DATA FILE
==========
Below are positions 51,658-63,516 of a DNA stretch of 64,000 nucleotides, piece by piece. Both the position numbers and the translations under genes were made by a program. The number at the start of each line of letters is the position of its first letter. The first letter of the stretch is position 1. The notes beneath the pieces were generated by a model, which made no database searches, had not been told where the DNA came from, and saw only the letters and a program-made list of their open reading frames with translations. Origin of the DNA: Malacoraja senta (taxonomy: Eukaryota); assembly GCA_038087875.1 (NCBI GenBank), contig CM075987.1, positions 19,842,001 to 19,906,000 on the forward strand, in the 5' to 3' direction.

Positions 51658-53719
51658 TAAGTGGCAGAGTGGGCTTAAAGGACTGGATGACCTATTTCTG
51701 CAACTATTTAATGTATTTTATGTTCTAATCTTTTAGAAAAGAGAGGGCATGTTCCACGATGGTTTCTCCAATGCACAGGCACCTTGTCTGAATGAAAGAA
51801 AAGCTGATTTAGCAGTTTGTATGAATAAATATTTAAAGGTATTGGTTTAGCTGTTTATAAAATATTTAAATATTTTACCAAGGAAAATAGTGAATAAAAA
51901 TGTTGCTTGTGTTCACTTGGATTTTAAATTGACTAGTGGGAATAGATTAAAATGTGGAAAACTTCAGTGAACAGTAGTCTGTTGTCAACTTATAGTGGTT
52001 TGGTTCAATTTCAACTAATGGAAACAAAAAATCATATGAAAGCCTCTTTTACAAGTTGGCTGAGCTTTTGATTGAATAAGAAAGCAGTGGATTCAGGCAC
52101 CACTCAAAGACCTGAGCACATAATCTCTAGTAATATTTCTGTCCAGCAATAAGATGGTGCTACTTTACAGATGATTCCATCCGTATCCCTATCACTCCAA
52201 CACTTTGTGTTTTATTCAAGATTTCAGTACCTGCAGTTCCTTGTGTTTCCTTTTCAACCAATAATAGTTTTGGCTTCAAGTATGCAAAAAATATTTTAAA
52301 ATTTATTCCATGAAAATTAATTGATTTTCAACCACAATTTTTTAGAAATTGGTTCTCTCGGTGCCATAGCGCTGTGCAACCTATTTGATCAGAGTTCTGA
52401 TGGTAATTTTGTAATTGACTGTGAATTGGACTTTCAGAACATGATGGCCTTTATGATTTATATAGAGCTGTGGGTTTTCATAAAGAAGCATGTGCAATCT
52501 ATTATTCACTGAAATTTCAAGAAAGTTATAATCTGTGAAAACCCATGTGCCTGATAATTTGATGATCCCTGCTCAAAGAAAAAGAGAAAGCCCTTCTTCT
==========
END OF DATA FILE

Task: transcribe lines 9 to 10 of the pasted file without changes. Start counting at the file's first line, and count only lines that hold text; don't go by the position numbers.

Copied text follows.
52201 CACTTTGTGTTTTATTCAAGATTTCAGTACCTGCAGTTCCTTGTGTTTCCTTTTCAACCAATAATAGTTTTGGCTTCAAGTATGCAAAAAATATTTTAAA
52301 ATTTATTCCATGAAAATTAATTGATTTTCAACCACAATTTTTTAGAAATTGGTTCTCTCGGTGCCATAGCGCTGTGCAACCTATTTGATCAGAGTTCTGA